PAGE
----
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Global Volcanism Program | Image GVP-05315

A lava dome 65 m high and 380 m wide lies within a circular ejecta ring and caps the 1912 vent of Novarupta volcano. A 60-hour-long eruption beginning on 6 June 1912, the Earth's largest eruption during the 20th century, produced The Valley of Ten Thousand Smokes pyroclastic flow deposit, which forms the flat ground to the right. The face of Falling Mountain, behind Novarupta dome, was sheared off by a 2-km-wide collapse around the Novarupta vent. This view from the NE shows snow-capped Mageik in the background. Photo by Tom Miller (Alaska Volcano Observatory, U.S. Geological Survey).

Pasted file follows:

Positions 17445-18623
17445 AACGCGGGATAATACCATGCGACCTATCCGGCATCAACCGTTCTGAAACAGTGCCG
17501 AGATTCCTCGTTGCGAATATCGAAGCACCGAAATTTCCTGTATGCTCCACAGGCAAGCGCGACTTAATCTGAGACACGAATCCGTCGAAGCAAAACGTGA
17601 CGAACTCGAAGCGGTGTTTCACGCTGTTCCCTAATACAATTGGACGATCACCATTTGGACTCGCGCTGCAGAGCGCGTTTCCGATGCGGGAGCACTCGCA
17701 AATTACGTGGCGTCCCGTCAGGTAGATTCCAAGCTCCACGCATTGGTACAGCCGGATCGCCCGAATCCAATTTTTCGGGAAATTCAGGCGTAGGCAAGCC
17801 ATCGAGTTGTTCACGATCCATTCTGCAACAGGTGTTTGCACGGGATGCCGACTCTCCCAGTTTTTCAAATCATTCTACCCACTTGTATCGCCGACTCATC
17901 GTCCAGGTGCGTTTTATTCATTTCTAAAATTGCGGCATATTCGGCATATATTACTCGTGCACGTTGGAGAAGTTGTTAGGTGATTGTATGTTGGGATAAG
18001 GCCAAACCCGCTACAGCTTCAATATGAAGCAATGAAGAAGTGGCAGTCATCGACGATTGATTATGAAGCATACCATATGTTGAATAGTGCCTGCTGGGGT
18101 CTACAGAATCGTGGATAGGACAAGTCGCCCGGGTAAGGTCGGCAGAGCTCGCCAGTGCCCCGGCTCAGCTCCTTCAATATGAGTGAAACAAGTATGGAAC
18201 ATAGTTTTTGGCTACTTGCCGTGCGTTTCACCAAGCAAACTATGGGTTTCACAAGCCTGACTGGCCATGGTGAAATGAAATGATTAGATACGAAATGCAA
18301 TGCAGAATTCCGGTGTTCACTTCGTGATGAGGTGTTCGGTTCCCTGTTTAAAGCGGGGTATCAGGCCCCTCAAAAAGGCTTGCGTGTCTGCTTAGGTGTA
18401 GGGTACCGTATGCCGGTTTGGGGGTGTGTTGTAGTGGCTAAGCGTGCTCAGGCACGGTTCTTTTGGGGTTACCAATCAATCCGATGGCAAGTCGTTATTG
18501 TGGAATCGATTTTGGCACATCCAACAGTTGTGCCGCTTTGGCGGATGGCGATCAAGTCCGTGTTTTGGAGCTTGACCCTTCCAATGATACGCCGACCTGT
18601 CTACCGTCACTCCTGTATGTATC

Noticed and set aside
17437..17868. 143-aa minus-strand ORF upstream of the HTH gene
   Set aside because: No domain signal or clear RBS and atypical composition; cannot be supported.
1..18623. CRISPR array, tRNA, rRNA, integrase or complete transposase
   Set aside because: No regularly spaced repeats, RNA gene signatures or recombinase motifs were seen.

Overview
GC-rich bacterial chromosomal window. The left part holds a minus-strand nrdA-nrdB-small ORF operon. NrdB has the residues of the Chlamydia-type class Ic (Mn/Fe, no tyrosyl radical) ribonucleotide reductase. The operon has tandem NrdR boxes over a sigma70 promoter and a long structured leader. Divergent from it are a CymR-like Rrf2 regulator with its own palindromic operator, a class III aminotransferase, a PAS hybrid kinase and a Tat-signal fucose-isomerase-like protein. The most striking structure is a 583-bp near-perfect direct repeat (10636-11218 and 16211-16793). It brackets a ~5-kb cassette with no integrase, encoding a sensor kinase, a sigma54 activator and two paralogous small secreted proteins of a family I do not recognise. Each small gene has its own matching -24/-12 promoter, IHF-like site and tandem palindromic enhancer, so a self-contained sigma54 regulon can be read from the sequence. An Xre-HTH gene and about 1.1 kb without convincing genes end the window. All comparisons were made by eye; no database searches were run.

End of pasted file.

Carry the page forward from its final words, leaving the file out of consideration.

A lava dome 65 m high and 380 m wide lies within a circular ejecta ring and caps the 1912 vent of Novarupta volcano. A 60-hour-long eruption beginning on 6 June 1912, the Earth's largest eruption during the 20th century, produced The Valley of Ten Thousand Smokes pyroclastic flow deposit, which forms the flat ground to the right. The face of Falling Mountain, behind Novarupta dome, was sheared off by a 2-km-wide collapse around the Novarupta vent. This view from the NE shows snow-capped Mageik in the background.

Photo by Tom Miller (Alaska Volcano Observatory, U.S. Geological Survey).

Keywords: lava dome | stratovolcano


Novarupta